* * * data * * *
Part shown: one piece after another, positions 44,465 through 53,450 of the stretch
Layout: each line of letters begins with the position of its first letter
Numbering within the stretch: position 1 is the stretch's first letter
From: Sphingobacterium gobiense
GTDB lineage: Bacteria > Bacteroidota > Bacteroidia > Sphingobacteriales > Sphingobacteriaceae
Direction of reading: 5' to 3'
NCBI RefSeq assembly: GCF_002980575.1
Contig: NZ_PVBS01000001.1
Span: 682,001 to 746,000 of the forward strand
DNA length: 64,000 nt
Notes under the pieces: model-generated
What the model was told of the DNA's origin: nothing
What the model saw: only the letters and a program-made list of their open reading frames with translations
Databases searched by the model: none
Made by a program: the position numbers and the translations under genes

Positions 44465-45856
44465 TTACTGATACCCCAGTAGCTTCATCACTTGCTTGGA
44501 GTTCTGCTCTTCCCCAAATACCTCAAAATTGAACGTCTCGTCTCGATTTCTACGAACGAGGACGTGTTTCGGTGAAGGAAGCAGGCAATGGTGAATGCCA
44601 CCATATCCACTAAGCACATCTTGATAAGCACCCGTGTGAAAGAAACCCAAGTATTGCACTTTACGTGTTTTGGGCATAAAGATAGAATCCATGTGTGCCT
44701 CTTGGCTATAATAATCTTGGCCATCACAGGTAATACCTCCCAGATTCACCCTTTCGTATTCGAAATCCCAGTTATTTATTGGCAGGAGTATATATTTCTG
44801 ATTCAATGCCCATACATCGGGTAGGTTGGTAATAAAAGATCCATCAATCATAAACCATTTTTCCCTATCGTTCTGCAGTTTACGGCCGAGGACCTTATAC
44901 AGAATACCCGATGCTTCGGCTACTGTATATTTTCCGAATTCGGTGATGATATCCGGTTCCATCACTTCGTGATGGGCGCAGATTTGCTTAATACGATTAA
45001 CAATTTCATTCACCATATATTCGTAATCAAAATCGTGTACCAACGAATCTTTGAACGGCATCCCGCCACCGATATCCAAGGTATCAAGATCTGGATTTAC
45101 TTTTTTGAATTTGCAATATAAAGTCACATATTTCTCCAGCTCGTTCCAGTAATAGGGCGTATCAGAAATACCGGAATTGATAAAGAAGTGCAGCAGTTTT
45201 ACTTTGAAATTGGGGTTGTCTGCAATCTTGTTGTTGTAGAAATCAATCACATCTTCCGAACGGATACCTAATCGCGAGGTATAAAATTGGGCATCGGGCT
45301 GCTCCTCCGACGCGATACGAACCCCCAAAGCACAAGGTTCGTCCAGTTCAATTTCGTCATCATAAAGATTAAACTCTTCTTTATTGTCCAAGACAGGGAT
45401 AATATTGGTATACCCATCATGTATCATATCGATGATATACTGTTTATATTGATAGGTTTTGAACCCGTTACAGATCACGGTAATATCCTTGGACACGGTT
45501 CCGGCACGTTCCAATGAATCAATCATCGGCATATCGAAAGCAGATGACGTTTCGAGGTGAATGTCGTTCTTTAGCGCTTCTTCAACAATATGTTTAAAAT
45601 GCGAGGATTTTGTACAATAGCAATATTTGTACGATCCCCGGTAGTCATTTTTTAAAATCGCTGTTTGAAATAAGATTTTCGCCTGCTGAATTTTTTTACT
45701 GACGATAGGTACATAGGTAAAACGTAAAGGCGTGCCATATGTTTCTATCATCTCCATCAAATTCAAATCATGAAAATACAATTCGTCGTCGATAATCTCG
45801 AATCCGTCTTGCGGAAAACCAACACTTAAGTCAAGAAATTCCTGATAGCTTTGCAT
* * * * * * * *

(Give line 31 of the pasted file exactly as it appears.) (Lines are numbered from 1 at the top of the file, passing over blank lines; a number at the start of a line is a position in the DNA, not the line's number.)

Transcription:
45801 AATCCGTCTTGCGGAAAACCAACACTTAAGTCAAGAAATTCCTGATAGCTTTGCAT